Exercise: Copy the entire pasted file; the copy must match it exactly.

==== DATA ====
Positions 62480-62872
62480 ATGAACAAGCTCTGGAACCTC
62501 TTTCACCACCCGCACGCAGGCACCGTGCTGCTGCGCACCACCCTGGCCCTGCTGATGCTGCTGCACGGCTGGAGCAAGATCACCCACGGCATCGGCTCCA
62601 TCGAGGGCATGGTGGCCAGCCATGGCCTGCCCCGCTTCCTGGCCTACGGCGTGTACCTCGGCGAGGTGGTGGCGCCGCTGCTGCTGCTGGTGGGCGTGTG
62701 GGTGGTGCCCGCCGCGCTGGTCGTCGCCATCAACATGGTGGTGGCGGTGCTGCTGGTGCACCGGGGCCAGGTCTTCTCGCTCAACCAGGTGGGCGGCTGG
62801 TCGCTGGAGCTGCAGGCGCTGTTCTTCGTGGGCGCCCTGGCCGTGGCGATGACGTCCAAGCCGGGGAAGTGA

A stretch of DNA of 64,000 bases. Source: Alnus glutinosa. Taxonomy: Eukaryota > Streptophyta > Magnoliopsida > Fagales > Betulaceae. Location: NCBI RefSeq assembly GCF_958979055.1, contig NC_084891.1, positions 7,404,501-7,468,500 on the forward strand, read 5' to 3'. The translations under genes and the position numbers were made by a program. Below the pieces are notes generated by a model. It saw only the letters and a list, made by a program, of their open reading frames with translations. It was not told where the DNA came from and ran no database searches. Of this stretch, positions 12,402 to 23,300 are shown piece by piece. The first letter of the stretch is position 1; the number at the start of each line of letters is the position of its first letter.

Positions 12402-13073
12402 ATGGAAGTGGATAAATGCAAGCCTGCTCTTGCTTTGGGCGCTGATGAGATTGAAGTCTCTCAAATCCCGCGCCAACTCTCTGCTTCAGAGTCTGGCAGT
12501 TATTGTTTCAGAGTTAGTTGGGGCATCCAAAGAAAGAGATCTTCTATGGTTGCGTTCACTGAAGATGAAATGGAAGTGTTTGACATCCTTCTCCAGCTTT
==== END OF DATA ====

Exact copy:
Positions 62480-62872
62480 ATGAACAAGCTCTGGAACCTC
62501 TTTCACCACCCGCACGCAGGCACCGTGCTGCTGCGCACCACCCTGGCCCTGCTGATGCTGCTGCACGGCTGGAGCAAGATCACCCACGGCATCGGCTCCA
62601 TCGAGGGCATGGTGGCCAGCCATGGCCTGCCCCGCTTCCTGGCCTACGGCGTGTACCTCGGCGAGGTGGTGGCGCCGCTGCTGCTGCTGGTGGGCGTGTG
62701 GGTGGTGCCCGCCGCGCTGGTCGTCGCCATCAACATGGTGGTGGCGGTGCTGCTGGTGCACCGGGGCCAGGTCTTCTCGCTCAACCAGGTGGGCGGCTGG
62801 TCGCTGGAGCTGCAGGCGCTGTTCTTCGTGGGCGCCCTGGCCGTGGCGATGACGTCCAAGCCGGGGAAGTGA

A stretch of DNA of 64,000 bases. Source: Alnus glutinosa. Taxonomy: Eukaryota > Streptophyta > Magnoliopsida > Fagales > Betulaceae. Location: NCBI RefSeq assembly GCF_958979055.1, contig NC_084891.1, positions 7,404,501-7,468,500 on the forward strand, read 5' to 3'. The translations under genes and the position numbers were made by a program. Below the pieces are notes generated by a model. It saw only the letters and a list, made by a program, of their open reading frames with translations. It was not told where the DNA came from and ran no database searches. Of this stretch, positions 12,402 to 23,300 are shown piece by piece. The first letter of the stretch is position 1; the number at the start of each line of letters is the position of its first letter.

Positions 12402-13073
12402 ATGGAAGTGGATAAATGCAAGCCTGCTCTTGCTTTGGGCGCTGATGAGATTGAAGTCTCTCAAATCCCGCGCCAACTCTCTGCTTCAGAGTCTGGCAGT
12501 TATTGTTTCAGAGTTAGTTGGGGCATCCAAAGAAAGAGATCTTCTATGGTTGCGTTCACTGAAGATGAAATGGAAGTGTTTGACATCCTTCTCCAGCTTT